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A Chinese farmer carrying a rake walks down a dirt road past a replica of the Eiffel Tower at the Tianducheng development in Hangzhou, Zhejiang Province, China. (Image credit: Reuters)
A Chinese farmer carrying a rake walks down a dirt road past a replica of the Eiffel Tower at the Tianducheng development in Hangzhou, Zhejiang Province, China. (Image credit: Reuters)

China uses strict measures to counter financial inequality as global report sheds light on rising wealth gap

ANI | Updated: Jan 24, 2022 23:06 IST


Beijing [China], January 24 (ANI): China faces vast financial inequality and is using strict measures to counter it as a recent report has shed light on the rising wealth gap worldwide, said a report.
"One per cent of Chinese own 31 per cent of the country's wealth, according to Credit Suisse Research Institute. The coronavirus pandemic further exposed disparities, as the rich returned to luxury spending while other Chinese continued to struggle," The New York Times had reported.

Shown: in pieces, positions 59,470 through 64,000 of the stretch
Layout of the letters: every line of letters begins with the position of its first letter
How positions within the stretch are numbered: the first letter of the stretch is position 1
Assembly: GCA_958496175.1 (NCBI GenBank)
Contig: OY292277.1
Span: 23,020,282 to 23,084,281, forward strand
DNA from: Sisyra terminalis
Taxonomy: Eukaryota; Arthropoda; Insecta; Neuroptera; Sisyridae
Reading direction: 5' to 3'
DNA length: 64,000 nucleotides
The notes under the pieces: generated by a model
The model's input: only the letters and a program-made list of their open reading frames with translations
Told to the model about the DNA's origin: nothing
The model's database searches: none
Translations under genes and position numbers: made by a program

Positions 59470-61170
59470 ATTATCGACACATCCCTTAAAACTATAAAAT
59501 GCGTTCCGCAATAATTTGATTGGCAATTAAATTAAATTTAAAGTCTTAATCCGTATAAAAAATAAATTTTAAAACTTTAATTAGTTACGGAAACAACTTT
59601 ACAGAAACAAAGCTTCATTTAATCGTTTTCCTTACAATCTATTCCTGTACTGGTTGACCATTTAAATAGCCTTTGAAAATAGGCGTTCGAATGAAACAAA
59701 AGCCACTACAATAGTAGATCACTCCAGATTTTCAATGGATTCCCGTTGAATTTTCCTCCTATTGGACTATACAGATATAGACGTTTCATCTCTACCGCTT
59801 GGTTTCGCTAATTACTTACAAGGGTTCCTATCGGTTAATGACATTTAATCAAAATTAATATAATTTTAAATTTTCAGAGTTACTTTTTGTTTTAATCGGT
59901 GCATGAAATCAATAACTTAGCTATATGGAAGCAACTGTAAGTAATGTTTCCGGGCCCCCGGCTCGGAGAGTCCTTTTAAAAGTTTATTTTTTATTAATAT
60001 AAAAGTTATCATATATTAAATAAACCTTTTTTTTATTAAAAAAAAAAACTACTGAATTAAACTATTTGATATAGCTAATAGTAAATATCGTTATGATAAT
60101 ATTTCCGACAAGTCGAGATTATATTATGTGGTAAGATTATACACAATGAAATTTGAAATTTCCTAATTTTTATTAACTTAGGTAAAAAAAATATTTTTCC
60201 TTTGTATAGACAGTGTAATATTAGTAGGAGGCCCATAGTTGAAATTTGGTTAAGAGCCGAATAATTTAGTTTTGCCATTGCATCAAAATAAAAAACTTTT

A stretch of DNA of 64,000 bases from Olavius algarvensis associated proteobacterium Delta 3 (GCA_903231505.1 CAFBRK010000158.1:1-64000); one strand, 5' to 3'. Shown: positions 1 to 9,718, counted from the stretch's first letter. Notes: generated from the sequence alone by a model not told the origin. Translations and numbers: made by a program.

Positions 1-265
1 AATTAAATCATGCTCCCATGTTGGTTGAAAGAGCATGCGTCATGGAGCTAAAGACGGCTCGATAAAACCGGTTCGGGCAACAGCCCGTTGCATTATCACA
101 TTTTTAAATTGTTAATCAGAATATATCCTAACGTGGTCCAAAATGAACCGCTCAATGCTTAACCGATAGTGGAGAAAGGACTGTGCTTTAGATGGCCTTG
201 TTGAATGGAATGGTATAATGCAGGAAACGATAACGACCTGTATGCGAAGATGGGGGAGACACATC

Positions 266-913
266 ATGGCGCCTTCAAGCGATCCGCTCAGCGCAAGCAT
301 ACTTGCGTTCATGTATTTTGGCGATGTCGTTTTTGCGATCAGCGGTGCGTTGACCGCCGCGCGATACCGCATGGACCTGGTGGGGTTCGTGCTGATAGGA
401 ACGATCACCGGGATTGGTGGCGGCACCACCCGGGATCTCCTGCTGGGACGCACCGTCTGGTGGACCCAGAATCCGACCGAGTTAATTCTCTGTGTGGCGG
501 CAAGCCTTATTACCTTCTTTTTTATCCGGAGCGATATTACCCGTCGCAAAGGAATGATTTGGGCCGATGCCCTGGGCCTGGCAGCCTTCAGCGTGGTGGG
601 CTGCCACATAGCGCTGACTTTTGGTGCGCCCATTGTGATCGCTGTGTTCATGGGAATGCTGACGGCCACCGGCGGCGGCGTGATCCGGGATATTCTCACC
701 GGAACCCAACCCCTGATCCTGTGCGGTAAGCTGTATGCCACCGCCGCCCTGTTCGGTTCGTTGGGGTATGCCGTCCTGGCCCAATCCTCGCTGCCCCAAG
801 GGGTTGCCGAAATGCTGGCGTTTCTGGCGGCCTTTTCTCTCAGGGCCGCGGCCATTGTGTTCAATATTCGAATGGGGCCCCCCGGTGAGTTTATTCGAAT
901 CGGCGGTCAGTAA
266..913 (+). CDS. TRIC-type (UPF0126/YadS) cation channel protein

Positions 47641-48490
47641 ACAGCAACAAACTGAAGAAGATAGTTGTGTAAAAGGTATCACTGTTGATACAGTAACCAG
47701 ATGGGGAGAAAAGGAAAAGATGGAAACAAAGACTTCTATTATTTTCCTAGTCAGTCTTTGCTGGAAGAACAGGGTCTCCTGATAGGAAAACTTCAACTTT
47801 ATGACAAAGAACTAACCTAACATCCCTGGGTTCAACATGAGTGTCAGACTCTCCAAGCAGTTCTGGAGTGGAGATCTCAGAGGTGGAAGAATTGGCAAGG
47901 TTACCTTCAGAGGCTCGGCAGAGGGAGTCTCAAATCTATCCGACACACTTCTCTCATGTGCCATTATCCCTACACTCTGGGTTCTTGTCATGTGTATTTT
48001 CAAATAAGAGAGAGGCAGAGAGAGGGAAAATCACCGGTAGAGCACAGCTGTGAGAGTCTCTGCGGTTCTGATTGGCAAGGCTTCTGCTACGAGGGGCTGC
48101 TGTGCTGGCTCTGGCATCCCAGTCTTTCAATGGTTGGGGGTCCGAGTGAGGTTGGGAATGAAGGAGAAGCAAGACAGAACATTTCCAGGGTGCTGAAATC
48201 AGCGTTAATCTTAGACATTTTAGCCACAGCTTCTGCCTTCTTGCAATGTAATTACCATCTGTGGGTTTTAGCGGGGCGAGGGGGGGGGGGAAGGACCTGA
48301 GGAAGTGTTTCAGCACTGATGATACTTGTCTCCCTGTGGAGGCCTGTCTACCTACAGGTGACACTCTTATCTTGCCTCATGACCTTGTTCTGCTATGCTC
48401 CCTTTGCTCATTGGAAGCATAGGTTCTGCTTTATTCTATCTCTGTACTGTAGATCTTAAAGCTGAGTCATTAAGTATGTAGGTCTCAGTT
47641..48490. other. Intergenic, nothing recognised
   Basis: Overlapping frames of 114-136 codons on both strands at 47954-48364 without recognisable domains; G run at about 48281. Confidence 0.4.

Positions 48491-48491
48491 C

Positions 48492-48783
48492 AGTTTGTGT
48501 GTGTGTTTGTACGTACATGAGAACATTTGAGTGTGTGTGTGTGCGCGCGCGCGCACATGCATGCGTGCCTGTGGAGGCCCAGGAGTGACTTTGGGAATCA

The world's ten richest men more than doubled their fortunes from USD 700 billion to USD 1.5 trillion --at a rate of USD 15,000 per second or USD 1.3 billion a day-- during the first two years of a pandemic that has seen the incomes of 99 per cent of humanity fall and over 160 million more people forced into poverty, revealed a report by Oxfam last week.

"If these ten men were to lose 99.999 per cent of their wealth tomorrow, they would still be richer than 99 per cent of all the people on this planet," said Oxfam International's Executive Director Gabriela Bucher last week. "They now have six times more wealth than the poorest 3.1 billion people."
China's financial regulators have cracked down on the country's tech giants, extracting pledges of loyalty and hefty donations. Tycoons have been detained on corruption accusations. And online, the authorities have ordered social media platforms to scrub the hugely popular videos that make clear the gap between the haves and have-nots, according to The New York Times.
If China's financial inequality goes unaddressed, the imbalance could pose a threat to the authorities' near-total control, which rests on a promise of economic comfort. Exorbitant urban housing prices and accelerating competition for white-collar jobs have left many young people feeling that the "China Dream" is out of reach. Even Chinese President Xi Jinping has called the rich-poor gap a "major political matter" touching on the party's legitimacy, reported The New York Times. (ANI)

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